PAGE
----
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GSK rebuffs claims of unethical behaviour in Argentine vaccine trial

Takes issue court ruling on clinical study of Synflorix

GlaxoSmithKline has rebuffed claims that it acted unethically by failing to secure proper consent from the parents of children enrolled in a study of its pneumococcal vaccine Synflorix in Argentina.

A statement released by the pharma company yesterday indicated that it "respectfully disagrees" with the ruling of an Argentinian court, which concluded that the company was guilty of unethical conduct in the COMPAS study and fined it 400,000 pesos (around $90,000).

"GSK conducts clinical trials to the same high standards, irrespective of where in the world they are run," the firm said. "This includes the requirement to obtain informed consent from participants."

The court agreed with the contention of the Argentinean National Administration of Medicines, Food and Medical Technology (ANMAT) that consent for the participation of some of the children enrolled in the 24,000-patient study was given by illiterate parents or individuals without rightful guardianship of their welfare.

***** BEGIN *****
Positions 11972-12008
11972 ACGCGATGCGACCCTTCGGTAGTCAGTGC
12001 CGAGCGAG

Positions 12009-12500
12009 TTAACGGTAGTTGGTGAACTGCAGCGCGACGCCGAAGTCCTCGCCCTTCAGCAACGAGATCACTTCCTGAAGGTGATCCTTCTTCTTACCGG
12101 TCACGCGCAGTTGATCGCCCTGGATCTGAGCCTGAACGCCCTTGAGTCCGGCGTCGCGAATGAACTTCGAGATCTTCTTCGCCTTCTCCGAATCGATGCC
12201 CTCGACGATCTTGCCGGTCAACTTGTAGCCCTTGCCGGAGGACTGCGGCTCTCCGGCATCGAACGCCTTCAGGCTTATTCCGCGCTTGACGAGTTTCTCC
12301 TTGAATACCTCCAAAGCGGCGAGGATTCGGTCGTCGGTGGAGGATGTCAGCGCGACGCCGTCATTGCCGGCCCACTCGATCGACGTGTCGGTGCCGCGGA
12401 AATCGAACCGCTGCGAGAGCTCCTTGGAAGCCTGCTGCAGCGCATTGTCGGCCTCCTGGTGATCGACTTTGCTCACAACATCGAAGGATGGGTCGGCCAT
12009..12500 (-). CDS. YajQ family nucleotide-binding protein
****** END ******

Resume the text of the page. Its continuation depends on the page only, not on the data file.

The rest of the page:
In its statement, GSK conceded that it had identified some "administrative irregularities" in the process of obtaining informed consent from a small proportion of patients in the study, but said it reported these findings promptly to ANMAT.

The company also said it immediately put in place a corrective plan to reconfirm informed consent for these patients, and also retrained doctors involved in the cases.

Synflorix was registered in Argentina in August 2009 - some five months after it was licensed in Europe. GSK stressed the ruling does not question the safety of the product and it remains on the market to protect children against pneumococcal diseases, which cause more than 800,000 childhood deaths each year.

Meanwhile, the company stressed that the fine is in no way related to the deaths of 14 children enrolled in the study - as has been widely reported in the media - noting that both the independent data monitoring committee for the study and ANMAT concluded that none of the deaths were related to the vaccine.

It also said it was shocked by allegations that a child in the trial had been denied treatment after falling unwell, while others had treatment delayed.

"GSK insists on the same standards of care for our trial participants irrespective of where they are in the world, and we will be looking into this further," said the company.

13th January 2012

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